Day two of the Winter Meetings wrapped up with still little movement overall. A few players signed deals but the marquee names are still out there, and the pitching market has basically shut down while Zack Greinke decides where he’ll sign.
The Royals got their fair share of mentions, though. Most of the day followed the ongoing R.A. Dickey saga, in which the Mets were trying the two-front approach of either signing him to an extension through 2015 or trading him as part of their rebuild. They don’t seem close to either, but the Royals seemed to be frontrunners for him in a deal if they gave up on the extension side of things.
What’s prevented any action, though, is the Mets insistence on Wil Myers as the return. It’s been said by many commenting on it that the Mets are well in their rights to ask for a lot for Dickey. He’s had three strong years in a row and was last year’s Cy Young Award winner. He’s not a supplemental piece. But the perception that follows him is that he’s a knuckleballer, and that brings a squeamish feeling to some. It’s not mainstream. Life gets a lot easier for baseball executives when a guy is 6’4″ and buzzes a fastball up there at 95 mph and throws a slider. It’s typical, it’s comfortable. It’s expected. That makes Dickey (seemingly) hard to project.
So gauging his value becomes difficult as well, and while his stats on their own probably warrant a good return, his age and unorthodox profile make him what some probably see as a risk.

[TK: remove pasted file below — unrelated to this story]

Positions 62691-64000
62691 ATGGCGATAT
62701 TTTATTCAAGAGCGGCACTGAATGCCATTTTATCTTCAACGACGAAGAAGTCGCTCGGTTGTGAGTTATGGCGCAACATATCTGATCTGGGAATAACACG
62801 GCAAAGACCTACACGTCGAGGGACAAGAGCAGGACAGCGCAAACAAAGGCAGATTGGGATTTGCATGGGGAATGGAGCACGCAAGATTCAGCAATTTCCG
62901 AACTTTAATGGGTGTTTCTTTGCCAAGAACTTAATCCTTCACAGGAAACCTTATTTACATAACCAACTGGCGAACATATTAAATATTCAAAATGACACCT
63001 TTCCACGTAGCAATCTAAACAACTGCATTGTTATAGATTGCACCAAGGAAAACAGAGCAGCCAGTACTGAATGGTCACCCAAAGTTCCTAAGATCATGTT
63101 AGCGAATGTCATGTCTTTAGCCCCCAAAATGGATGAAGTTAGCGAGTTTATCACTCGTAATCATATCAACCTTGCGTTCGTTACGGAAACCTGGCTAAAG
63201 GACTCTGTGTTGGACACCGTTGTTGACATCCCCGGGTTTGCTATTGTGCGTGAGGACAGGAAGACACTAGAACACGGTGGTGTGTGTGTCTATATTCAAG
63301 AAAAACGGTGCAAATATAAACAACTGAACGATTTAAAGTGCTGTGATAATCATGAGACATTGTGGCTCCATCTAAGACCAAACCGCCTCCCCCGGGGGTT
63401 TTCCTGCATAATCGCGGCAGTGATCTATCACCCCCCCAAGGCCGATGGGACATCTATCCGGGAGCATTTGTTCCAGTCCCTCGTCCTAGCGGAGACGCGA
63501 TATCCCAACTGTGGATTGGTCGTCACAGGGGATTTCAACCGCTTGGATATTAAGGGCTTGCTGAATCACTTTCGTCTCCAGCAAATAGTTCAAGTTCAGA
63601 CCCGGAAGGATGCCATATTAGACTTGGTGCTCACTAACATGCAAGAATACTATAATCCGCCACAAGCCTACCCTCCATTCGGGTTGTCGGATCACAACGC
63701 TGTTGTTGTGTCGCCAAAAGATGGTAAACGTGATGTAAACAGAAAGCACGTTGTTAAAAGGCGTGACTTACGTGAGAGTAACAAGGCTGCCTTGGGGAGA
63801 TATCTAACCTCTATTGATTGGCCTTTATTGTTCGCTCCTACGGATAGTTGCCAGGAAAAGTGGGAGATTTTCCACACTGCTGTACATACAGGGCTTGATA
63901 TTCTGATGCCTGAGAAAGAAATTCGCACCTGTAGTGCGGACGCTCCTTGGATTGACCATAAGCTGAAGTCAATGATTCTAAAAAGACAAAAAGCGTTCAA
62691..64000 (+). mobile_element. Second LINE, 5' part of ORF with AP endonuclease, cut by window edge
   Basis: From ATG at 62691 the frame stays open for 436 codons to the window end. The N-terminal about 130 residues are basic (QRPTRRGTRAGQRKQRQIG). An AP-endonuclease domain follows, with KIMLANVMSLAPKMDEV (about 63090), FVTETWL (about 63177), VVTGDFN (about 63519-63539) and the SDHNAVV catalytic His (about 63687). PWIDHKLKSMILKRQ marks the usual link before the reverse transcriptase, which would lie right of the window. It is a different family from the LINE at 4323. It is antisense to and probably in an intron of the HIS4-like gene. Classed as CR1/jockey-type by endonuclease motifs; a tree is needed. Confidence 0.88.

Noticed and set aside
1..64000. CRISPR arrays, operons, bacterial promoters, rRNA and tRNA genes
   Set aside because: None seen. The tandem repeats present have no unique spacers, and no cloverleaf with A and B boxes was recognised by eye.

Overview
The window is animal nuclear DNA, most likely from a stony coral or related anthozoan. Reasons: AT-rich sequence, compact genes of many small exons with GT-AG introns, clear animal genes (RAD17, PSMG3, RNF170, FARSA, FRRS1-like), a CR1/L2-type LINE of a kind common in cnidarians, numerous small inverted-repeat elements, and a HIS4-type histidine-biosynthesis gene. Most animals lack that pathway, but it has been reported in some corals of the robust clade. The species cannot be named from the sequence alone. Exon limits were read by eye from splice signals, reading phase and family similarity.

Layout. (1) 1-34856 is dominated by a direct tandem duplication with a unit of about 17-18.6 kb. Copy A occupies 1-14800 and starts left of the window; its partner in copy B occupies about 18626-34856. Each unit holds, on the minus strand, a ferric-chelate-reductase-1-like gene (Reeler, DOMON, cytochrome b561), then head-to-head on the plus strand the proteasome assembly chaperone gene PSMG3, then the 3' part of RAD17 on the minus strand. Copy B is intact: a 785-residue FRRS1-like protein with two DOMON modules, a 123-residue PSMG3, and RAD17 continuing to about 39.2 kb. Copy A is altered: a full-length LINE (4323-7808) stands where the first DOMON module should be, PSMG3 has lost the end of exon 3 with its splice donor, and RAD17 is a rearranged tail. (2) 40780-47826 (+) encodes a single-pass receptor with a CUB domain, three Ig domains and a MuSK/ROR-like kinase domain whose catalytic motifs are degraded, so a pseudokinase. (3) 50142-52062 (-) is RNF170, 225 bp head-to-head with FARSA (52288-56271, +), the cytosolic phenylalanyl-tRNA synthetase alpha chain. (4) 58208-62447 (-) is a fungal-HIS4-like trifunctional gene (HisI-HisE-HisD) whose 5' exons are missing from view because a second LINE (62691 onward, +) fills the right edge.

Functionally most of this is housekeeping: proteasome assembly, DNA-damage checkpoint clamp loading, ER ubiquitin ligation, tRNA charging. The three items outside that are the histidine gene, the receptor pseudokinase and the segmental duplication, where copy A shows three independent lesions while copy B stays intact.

For that reason, the Royals aren’t giving up Wil Myers for him. It’s not just a no, it’s a hell no:
Wondering if Mets can convince KC to part w Wil Myers? Text from a Royals source,asked if Myers too much to give for Dickey: “Yes yes yes”
— Andy Martino (@MartinoNYDN) December 4, 2012
That should start to give a hint to the Royals value of Myers. Perhaps they value James Shields and Jon Lester above Dickey, but if not, the deals that were rumored to be tossed around last week are probably far from happening. Danny Knobler reported that the Royals are more likely to deal Myers than Billy Butler or other current major leaguers.
If Dickey or those trade options don’t work out, the Royals are still supposedly in on Anibal Sanchez, and Jon Morosi said that he has “multiple” five-year offers. The trend is that his demands of six years and $90 million may not be what he signs for, but, again, the pitching market is waiting on Zack Greinke to sign. If he signs for a bigger deal than expected, it’ll bump up the other available pitchers.
A lot of today’s best tidbits came from a Bob Dutton chat on the Kansas City Star’s site:
- The Royals seem reluctant to deal a “key element” of the lineup right now.
- Dutton wouldn’t rule out a deal that might include an everyday second baseman, but most likely it’ll be either Chris Getz or Johnny Giavotella. Whichever doesn’t make it may not be on the opening day roster.
- Dutton categorized the Royals chances of signing Sanchez as “very slim”.
- If the Royals can’t work out a trade, the pitchers out there like Brett Myers and Francisco Liriano will become more attractive to them.
- The Royals odds of signing Greinke? “How close can you get to zero without reaching zero?”
- A question about Luke Hochevar led to a long response from Dutton that can be summed up as when Hochevar is good, he has #2 upside. He admitted, though, that when Hochevar is bad, he’s dreadful.
- John Lamb and Kyle Zimmer are both potential fast-track pitchers this year who might – might – push for big league action late in 2013, but are more likely to be around in 2014.
- And finally, the Orioles have indicated some interest in Jeff Francoeur, though there’s no indication that a deal has even been brought up. Any move would probably require the Royals eat some salary.
There were a couple of trades tonight among other teams and as more players sign, other teams will feel the need to be more aggressive, so tomorrow may be a busy day for the Royals. Or they could keep setting up deals for the post-meeting period.